How and why to show up for jury duty is one of the most important understandings our students can take away.

Justice by the People logo, from

More students with good ideas about improving schools

September 29, 2007

Not on the same academic plane as Andrea Drusch, but important. See the details at Pharyngula, “Growing bolder in Boulder.”

Dreaming: What school libraries could do

September 29, 2007

Great piece on the opposite-editorial page of the Dallas Morning News today, with solid suggestions on how to improve high school libraries, thereby improving reading and student achievement. Andrea Drusch, a student at Lake Highlands High School, vents a bit, and we would do well to pay attention.

Most English teachers will tell you, “Kids just don’t read like they used to.” I disagree. Recently my high school treated students who passed all classes with a trip to Stonebriar Centre. Upon arrival, a large group flocked straight to Barnes & Noble, where they stayed until the bus ride home. On the bus, they exchanged books and discussed favorite authors. If high school kids are willing to dish out $17 on books at the mall, then why isn’t a room the size of a basketball gym full of books free of charge appealing to them?

Well, the walls aren’t exactly lined with Oprah’s Book Club selections. Instead, libraries try to appeal to 17-year-olds with the same old Crucibles and Scarlet Letters they have been trying to shove down our throats for years.

Meanwhile, Barnes & Noble and Starbucks have students lined up out the doors, and it ain’t just for the coffee. At Starbucks, students can pile a table sky high with books and conduct study groups, or just decompress and chat. Barnes & Noble chooses the books it provides to its customers through something called the New York Times best-seller list, not through what 10th-grade English teachers think is appropriate.

Make school libraries more like these places.

I don’t blame the librarians, though — I’ve been to too many school board meetings where the latest cuts in the library budgets weren’t even questioned. I hope that parents, and maybe librarians, will copy Ms Drusch’s article, and send it to their school board, principals, English teachers, and to the social studies and science teachers, too.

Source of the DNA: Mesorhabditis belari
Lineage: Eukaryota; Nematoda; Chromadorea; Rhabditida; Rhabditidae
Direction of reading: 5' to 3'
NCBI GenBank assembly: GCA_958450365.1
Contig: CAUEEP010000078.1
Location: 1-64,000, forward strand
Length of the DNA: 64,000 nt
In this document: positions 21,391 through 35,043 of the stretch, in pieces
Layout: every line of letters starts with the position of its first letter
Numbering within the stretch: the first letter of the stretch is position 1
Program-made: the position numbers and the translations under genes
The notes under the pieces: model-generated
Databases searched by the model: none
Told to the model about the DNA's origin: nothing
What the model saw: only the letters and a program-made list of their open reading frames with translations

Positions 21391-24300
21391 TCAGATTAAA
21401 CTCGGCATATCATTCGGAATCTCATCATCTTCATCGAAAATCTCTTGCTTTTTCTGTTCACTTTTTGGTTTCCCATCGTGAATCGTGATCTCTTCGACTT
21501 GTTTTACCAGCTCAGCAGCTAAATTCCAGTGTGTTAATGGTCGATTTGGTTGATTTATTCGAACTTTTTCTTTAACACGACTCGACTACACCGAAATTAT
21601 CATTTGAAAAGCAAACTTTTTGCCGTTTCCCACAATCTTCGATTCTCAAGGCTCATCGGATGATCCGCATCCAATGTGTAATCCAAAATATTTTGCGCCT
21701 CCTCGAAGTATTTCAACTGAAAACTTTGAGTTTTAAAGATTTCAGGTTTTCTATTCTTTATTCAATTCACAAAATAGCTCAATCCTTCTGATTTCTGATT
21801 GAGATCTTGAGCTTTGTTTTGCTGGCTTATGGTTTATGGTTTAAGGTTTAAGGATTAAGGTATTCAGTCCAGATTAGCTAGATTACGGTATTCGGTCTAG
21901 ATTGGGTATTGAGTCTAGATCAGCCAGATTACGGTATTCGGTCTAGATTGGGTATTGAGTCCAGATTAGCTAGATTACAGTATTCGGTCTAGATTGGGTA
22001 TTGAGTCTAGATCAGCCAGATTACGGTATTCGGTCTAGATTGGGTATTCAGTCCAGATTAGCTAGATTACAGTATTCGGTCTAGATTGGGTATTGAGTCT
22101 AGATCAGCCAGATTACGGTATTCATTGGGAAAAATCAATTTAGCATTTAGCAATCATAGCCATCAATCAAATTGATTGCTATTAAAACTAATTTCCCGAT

Libraries should be places where kids hang out to learn. Getting them to hang out there would be an improvement over turning the library into a book museum, or a book vault, as too many schools have done.

For the record: The latté I had at the Irving (Texas) High School library the last time I was there was pretty good, despite it’s being a bit do-it-yourself. I had to wait in line to get it, there were so many kids in the library.

[Full text of Andrea Drusch’s piece below the fold, in case the DMN ever takes it down.]

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Where is the biggest clock?

September 28, 2007

Tehran 24 ran a photo of a huge clock somewhere in Tehran, under the headline of “The World’s Biggest Clock.”

Huge outdoor clock in Tehran, Iran - credit on photo, Tehran Daily

But is it more than 37 feet across, like the flower clock in Las Colinas, Irving, Texas?*

Las Colinas, in Irving Texas; flower clock - photo Glenn Boyden

What is the biggest clock in the world? Surely there are some bigger.

* This site says the Tehran clock is 15 meters across — bigger than Las Colinas. The clock faces accompanying the bell of Big Ben are 7 meters across. For a panoramic view of the belfry of Big Ben, see the Parliament website.

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What makes America worth defending

September 28, 2007

Anyone who wonders why the United States is worth defending should read the judge’s decision in the case of Brandon Mayfield.

Mayfield is the Oregon lawyer who was accused of being a participant in the al Quaeda-connected bombings of commuter trains in Madrid, Spain. The accusation appears to have been based mostly on Mr. Mayfield’s religious affiliation, and not on any evidence. Mayfield was arrested, charged and held in jail, until the charges were dismissed.

Mayfield’s suit points out that the government acted illegally against him, in violation of the Fourth Amendment of the Constitution, which bans searches without a valid warrant. It appears that Mr. Mayfield’s religion was the chief basis for the search warrants obtained.

In what other nation, in a time considered to be a time of war, could such a suit protecting a citizen against his own government be entertained? In what other nation could one judge declare such a major action of its government to be illegal, with any expectation that the government would obey such a ruling?

The case will probably be appealed.

Ed Brayton at Dispatches from the Culture Wars covers the issue well enough to make a lesson plan out of it for government or civics classes.